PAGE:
Troupe

Crazy, dreamlike and with a sense of humor, resembling a party: such is Jaime Hayon's new collection. The artist's imaginary universe is showcased to perfection in this medium.

Here is a rug that speaks of friends, children, free-spiritedness and spontaneity. Animals of different kinds and sizes float in space, strangers to boredom. A one-of-a-kind gaggle available in two sizes in a balanced and harmoniously matched color palette that enhances any space.

Troupe is a hand-tufted rug, enabling Jaime Hayon's work to be transferred literally, and it is the closest thing to creating from a blank canvas. It is a contemporary piece that nevertheless preserves and brings to life a millenary cultural legacy, as well as having the unique stamp of the craftspeople who make it.

Jaime Hayon

Born in Madrid in 1974, Jaime Hayón has one of the most glittering careers in recent contemporary design. Although trained in Madrid, he forged his reputation at Fabrica, the creative breeding ground run by Benetton near the Italian city of Treviso. Arriving in 1997, at the young age of 24, Hayón worked for Oliviero Toscani, who would soon place him in charge of the design department. It was at Fabrica that Hayón first worked with BD on the Mail Me project.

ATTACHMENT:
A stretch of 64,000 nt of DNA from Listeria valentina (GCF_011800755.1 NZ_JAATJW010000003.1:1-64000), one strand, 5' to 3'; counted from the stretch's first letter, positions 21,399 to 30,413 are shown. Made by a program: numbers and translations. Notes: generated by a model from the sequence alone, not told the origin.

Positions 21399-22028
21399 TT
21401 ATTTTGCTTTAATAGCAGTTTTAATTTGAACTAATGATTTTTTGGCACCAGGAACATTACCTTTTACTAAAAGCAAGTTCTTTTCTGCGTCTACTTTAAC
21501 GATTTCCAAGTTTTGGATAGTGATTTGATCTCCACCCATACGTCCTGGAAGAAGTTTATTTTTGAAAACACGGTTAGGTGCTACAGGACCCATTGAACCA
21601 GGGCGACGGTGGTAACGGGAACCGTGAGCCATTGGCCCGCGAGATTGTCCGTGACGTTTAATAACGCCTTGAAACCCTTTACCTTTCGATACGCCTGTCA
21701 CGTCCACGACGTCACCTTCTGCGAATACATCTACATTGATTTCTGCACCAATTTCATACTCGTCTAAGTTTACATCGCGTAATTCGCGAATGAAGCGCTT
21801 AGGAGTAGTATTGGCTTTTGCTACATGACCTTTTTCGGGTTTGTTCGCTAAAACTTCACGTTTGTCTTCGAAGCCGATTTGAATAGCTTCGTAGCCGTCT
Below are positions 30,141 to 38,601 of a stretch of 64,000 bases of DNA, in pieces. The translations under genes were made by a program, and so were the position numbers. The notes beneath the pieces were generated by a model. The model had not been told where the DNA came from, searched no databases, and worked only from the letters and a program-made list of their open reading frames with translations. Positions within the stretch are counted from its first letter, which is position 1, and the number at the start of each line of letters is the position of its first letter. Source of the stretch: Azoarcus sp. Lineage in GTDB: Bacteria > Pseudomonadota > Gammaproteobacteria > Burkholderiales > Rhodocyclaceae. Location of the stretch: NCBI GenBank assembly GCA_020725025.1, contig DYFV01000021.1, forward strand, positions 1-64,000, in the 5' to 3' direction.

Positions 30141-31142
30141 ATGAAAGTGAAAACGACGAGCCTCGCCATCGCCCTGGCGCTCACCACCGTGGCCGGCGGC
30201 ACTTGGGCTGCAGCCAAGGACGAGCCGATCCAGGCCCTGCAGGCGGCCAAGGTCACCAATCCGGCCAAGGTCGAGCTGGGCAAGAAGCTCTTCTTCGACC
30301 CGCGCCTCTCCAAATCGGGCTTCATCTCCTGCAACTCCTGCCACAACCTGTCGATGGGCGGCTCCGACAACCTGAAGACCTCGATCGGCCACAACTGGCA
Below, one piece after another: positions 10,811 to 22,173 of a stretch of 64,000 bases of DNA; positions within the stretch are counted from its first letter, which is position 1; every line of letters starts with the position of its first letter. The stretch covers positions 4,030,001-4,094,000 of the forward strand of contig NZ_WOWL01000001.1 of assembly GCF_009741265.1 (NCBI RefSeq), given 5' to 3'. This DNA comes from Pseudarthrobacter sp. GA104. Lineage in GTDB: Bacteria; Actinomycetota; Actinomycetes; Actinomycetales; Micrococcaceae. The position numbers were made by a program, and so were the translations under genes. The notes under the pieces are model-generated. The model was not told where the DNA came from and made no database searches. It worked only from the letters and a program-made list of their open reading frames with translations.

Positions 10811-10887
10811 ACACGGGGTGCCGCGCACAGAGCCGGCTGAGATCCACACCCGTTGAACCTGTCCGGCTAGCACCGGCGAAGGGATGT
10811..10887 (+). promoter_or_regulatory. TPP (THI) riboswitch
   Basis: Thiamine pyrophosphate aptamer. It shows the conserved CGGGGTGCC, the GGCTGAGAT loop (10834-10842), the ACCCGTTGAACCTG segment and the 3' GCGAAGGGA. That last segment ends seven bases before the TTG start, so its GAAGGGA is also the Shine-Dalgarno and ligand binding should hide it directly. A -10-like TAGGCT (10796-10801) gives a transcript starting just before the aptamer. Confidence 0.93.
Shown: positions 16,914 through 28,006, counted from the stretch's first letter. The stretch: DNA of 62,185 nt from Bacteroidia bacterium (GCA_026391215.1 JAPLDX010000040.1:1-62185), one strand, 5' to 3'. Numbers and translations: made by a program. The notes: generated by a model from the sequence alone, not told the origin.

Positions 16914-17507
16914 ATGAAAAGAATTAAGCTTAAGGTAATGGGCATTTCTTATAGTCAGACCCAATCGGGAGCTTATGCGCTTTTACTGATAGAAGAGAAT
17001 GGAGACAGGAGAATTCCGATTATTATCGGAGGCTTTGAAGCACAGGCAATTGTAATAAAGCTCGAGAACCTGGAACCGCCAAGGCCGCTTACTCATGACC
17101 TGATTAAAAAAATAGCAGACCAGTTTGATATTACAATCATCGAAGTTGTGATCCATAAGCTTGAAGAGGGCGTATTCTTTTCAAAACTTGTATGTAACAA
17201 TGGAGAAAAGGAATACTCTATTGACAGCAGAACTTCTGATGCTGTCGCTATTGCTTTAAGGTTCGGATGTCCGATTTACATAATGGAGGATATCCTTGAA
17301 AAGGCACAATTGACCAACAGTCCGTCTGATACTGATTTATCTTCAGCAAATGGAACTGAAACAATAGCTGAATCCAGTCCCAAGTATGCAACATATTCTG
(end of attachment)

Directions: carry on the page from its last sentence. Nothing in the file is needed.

In 2004, he decided to branch out on his own, settling in Barcelona and working on a number of projects while also exhibiting his more personal work in art galleries. The exhibition “Mediterranean Digital Baroque”, at London’s David Gill Gallery, and the bathroom collection he designed for ArtQuitect marked the start of his meteoric international rise, which was established with the Showtime collection for BD and his subsequent work with companies such as Metalarte, Camper, Lladró, Bisazza, Swarovsky, and Moooi.

Website: www.hayonstudio.com

Troupe Handtufting

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Hand tufted

This technique requires a pistol-like tool to punch the fiber strands into a previously stretched fabric in a frame.

  1. To start the process, the strands are punched into the areas marked by the mapping (a template used to transfer the digital design to the rug support).

  2. Next, the protruding strands are cut and shaved to achieve the desired pile height.

  3. The design is contoured with scissors or a needle in order to correctly define the different areas of the motif.

  4. Once the motif is defined, a layer of latex is applied to the reverse side of the rug to ensure that the strands remain attached to the structure.

  5. To finish, a layer of fabric is affixed to act as a lining, offering a quality finish.

This technique permits curvilinear shapes, different pile heights, as well as the application of different colors within the same rug.

High density and durability.